In October OMB released its new guidance so each agency can conduct a fit/gap analysis between its grants management needs and the capabilities of GMLOB consortia leads (Education, HHS/ACF, and NSF right now). That guidance includes templates to help agencies map their needs against provider capabilities.
Some of TCG’s advisors have been thinking about the fit/gap problem for several months. We see several questions that the GMLOB lead agencies need to answer so that client agencies can make the right choices:
1. What is the likelihood that the consortium could fail?
Agencies need to know whether the economic model is viable and whether the technology is appropriate for tomorrow’s needs as well as today’s. Agencies will be making long-term investments, and need to know that the service and service provider will be around tomorrow. Shared service providers need to guarantee that an agency’s interests will be well served in the long term.
2. Is the security model of the consortium in line with the needs of the client agency’s grant programs?
While all agencies have the same responsibility to keep their data secure, some agencies may assign different security level designations to the confidentiality, integrity, and availability of different processes. An agency’s security designations, contained in the certification and accreditation documentation prepared for FISMA reporting, need to be equal to or less restrictive than the designations of a consortium with which it would partner. Agencies need to see the consortia’s security models to make a comparison.
3. Is the architecture model of the consortium compatible with the client agency’s target enterprise architecture?
Partnering with a shared service provider forces an agency to accept certain assumptions about the structure and future of the system architecture and of its capabilities. Many agencies are attempting to establish service-oriented architecture models that allow them to share services among various lines of business and within grants programs. Although all three shared service providers talk about SOA, none has a true SOA offering from the architecture through the pricing, as near as we can tell. Each client agency should assess how the consortia lead systems meet its broader architectural goals.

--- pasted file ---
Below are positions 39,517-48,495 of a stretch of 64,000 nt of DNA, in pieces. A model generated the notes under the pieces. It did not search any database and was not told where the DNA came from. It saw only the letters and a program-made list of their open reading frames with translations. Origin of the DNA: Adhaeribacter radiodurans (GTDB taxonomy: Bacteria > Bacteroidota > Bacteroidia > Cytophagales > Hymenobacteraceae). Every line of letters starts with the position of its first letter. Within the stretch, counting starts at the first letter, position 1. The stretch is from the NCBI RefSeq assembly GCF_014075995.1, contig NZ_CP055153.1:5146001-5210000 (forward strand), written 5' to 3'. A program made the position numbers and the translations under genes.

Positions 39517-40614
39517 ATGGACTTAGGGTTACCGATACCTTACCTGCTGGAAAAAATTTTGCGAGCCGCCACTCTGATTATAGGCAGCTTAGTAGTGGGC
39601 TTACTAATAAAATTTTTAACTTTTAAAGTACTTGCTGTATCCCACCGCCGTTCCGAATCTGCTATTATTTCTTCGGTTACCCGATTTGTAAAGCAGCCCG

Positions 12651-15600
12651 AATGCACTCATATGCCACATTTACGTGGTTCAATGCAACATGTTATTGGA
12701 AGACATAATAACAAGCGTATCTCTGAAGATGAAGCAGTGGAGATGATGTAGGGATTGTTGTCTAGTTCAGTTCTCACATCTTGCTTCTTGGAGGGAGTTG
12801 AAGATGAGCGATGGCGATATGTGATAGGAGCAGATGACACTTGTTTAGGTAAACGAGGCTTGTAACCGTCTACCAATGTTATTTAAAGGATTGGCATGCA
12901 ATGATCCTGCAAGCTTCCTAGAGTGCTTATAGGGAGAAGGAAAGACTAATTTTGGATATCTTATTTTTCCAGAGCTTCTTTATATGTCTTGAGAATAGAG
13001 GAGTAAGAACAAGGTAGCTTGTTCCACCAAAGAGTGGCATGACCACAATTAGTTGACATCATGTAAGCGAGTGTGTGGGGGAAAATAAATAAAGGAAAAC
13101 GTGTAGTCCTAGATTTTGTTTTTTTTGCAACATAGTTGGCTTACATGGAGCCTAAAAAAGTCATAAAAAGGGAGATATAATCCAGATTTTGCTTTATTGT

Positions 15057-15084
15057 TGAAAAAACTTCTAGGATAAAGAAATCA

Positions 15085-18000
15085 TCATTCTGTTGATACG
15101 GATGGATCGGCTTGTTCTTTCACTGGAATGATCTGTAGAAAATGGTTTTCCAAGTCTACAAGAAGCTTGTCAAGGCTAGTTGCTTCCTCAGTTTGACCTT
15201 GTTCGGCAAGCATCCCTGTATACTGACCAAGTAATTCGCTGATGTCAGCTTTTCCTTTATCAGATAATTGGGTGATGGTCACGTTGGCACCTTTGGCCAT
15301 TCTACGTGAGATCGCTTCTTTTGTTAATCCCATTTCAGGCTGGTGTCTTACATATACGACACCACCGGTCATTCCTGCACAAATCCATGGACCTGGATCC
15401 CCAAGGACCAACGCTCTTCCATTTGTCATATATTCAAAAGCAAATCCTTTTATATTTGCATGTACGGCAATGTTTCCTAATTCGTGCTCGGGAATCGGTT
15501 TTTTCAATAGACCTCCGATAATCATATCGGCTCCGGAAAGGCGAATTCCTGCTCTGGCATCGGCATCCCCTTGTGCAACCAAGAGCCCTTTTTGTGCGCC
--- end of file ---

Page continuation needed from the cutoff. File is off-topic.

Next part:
4. Is the process model of the consortium compatible with the client agency’s to-be process model, or is it sufficiently malleable to become compatible?
As a result of the move toward GMLOB, many agencies are conducting business process reengineering activities to improve their grants management operations. Agencies need to know the workflow for each of the consortia, and the structures in place for change. Without knowing exactly how the services support grants, agencies cannot evaluate them against its own workflow.
5. Is the business logic of the consortium systems compatible with the needs of the client agency’s grant programs?
Federal agencies need to contend with legislative and regulatory changes that affect their grants enterprise. They need to know how the consortia handle change. They need to see evidence of changes to date, and they need to know how each service provider plans to accommodate change in the future. If there is a change process in place, it should be documented and followed. If there is no process, agencies should beware.
6. Is there an overall cost advantage to using the consortium in a reasonable time frame?
The purpose of the Grants Management Line of Business is to save taxpayer money. Yet every agency must invest money to take advantage of a shared service provider. Agencies need to know the expected economic payback, and when it will be available. Service providers that do not have that information available have not thought through their business. Agencies need to know whether they will be able to migrate existing systems to the consortium, including data or even individual process steps. They need to know what is needed for migration. They need to know they can be involved in management and oversight of grant program processes at the consortia.
If agencies cannot get the answers to these questions, they should think twice about choosing one of the existing consortia. The ultimate purpose of the Grants Management Line of Business is to better serve grants applicants and recipients and the American public. They are not well served if agencies are forced to buy a pig in a poke. This is big business, serious business, and should be approached as more than a political football. But, then again, we could be just plain wrong. Let us know what you think in the comments!